Covid-19 and Children
Essay from Jeremiah Lucas Opira Memorial Contest 2020
Author: Aciro Mary Lindy, 14 years old
2020 Winner, Category 1
Covid-19 pandemic has a number of effects on so many groups of people. Children, just like other groups of people are not the face of this pandemic. They have been change it’s biggest victims, has children’s life are nonetheless have been change in profound ways. All children of all ages, and in all regions have been affected, particularly by socio-economic impacts. This is a universal crisis and for some children the impacts will be lifelong. Moreover, the harmful effects of this pandemic has not been distributed equally. They were most damaging for children in the poorest regions and in the poorest neighbourhoods and those in already disadvantaged situations. These effects can be seen has as discussed below.
- Disrupting learning process following the outbreak of covid-19, almost all the countries imposed countrywide school closures during the pandemic, affecting a large number of children’s learning. This has hit hard on school going children who lives in poorer sides of the country, for example, here in northern Uganda where so many school children lack resources to invest in digital learning and many children from poorer households do not have access to the internet. In some places, it has been worst since the school closures have led to an increase in child marriage and child labour which often prevent children from continuing their education.
- Pushing more households into poverty. As families lose their sources of income due to covid-19, more households, particularly here in northern Uganda, are falling into monetary poverty. For the poorest families, including those who do not have access to social protection, the situations is terrible because children experience poverty differently than adults. With no access to education, healthcare, nutrition, sanitation etc. this has greatly affected the life of children in the region.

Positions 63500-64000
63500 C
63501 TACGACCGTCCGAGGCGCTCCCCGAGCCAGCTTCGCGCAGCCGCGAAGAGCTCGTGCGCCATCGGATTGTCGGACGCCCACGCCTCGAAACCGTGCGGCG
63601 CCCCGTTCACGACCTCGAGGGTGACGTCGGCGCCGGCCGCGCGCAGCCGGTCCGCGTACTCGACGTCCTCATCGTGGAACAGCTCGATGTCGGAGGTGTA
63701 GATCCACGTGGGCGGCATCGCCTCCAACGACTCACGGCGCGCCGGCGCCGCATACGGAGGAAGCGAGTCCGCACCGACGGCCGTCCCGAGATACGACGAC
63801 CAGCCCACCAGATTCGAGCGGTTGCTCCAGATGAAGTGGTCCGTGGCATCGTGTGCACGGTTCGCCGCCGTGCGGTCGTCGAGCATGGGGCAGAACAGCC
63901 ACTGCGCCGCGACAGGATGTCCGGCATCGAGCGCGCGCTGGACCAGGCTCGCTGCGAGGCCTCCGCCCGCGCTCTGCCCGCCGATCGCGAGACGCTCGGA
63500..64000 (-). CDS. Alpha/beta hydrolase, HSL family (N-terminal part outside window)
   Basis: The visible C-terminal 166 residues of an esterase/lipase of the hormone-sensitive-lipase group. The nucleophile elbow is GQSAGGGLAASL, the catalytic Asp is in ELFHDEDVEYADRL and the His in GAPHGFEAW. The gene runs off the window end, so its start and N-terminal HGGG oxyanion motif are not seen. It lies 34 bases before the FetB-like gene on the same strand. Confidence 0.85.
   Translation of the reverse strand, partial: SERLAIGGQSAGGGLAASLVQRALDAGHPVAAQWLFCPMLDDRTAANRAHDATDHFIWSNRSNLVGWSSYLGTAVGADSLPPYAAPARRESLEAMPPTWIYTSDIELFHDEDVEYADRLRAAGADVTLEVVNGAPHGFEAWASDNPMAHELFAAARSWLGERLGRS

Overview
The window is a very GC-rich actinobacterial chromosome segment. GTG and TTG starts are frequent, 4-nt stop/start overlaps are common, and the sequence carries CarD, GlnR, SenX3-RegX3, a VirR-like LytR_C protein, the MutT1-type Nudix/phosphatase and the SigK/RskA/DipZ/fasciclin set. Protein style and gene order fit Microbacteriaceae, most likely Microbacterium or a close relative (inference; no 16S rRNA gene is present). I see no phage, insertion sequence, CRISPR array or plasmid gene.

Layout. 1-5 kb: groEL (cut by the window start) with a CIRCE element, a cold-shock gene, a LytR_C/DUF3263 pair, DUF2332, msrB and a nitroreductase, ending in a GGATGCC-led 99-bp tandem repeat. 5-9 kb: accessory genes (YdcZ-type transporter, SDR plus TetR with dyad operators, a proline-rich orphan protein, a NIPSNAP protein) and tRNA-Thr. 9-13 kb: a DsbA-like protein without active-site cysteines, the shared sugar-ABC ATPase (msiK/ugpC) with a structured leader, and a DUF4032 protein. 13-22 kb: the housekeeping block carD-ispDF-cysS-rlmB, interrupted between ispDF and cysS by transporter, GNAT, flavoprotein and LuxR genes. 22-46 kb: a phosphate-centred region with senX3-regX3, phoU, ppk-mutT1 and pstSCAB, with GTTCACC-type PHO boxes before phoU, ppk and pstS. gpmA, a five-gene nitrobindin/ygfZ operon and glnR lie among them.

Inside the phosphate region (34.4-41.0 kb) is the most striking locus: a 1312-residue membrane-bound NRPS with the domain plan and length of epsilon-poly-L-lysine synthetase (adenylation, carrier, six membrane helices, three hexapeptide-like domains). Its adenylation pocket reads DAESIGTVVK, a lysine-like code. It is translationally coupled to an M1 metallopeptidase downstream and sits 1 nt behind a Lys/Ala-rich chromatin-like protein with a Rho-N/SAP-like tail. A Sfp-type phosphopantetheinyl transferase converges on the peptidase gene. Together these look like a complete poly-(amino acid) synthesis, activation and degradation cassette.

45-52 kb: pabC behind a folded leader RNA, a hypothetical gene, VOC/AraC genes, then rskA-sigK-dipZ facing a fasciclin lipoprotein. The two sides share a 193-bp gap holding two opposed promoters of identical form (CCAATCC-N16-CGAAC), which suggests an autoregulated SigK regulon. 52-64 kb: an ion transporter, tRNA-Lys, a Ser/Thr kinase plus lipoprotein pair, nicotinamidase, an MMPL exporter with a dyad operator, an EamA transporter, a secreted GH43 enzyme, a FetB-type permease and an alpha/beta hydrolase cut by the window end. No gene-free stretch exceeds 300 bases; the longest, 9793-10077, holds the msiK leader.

- Threat to survival and health of children. The outbreak of covid-19 pandemic has caused a serious disruptions of live saving health services for children such as immunization and anternatal care services which have resulted into devastating increase in child death. The pandemic has also reversed decades of progress made within the country toward eliminating preventable child death. And also the number of still death increased as women were not able to access anternatal health services during the lockdown period.
- More vulnerable children suffering from malnutrition. Several children have become malnourished due to the deteriorating quality of their diets and multiple shocks created by the pandemic and its containment measures – covid-19 has completely disrupted food system and thus threatening food security and these have been terrible for children in poorer households.
- Increased risk of violence, exploitation and abuse. The lockdown measures, brought about by covid-19, have exposed children to a range of risks. Several factors related to confinement measures have resulted in to increased tensions in the households. The well known risk factors at home are: economic uncertainty, job loss, disruption to livelihood and social isolation which has increased the risks of violence against children.
Action plans to manage the consequences of covid-19 on children
As parents and caregivers, we can do the following to help children cope with stress due to covid-19 pandemic.
- Responding to children’s reactions in a supportive way; since children may respond to stress in different ways such as being more clingy, anxious, withdrawing, angry and agitated.
It is therefore the responsibility of parents and caregivers to respond to children reactions in a supportive way. Listen to their (children’s) concerns and give them extra love and attention.
- Parents an caregivers should try and keep their children close to them and avoid separation to the extend possible. If in case a separation occurs, for example hospitalization (sickness), ensure regular contact with your child, for instance via phone reassurance.
- Create a routine for your child. Parents should keep regular routines and schedules as much as possible. You can as well create new routines for your child in a new environment. Your child routine should include school learning as well as time for safely playing and relaxing.
- Create household rules: You can do this together with your child.
– Your rule should include time for revision, lunch and outdoor activities. You can as well use your child’s classroom rules to guide you in making a household rule.
– Help your child get started in activities.
– Allow and create as many activities as possible for your child. Allow them to do certain things on their own.
– Motivate your child: parents should praise their children for good things they have done. This will give them courage for more challenges.
– Put limit on screen time: set a specific time for which screen or television can be watched and make sure you stick to it, e.g. twice a week.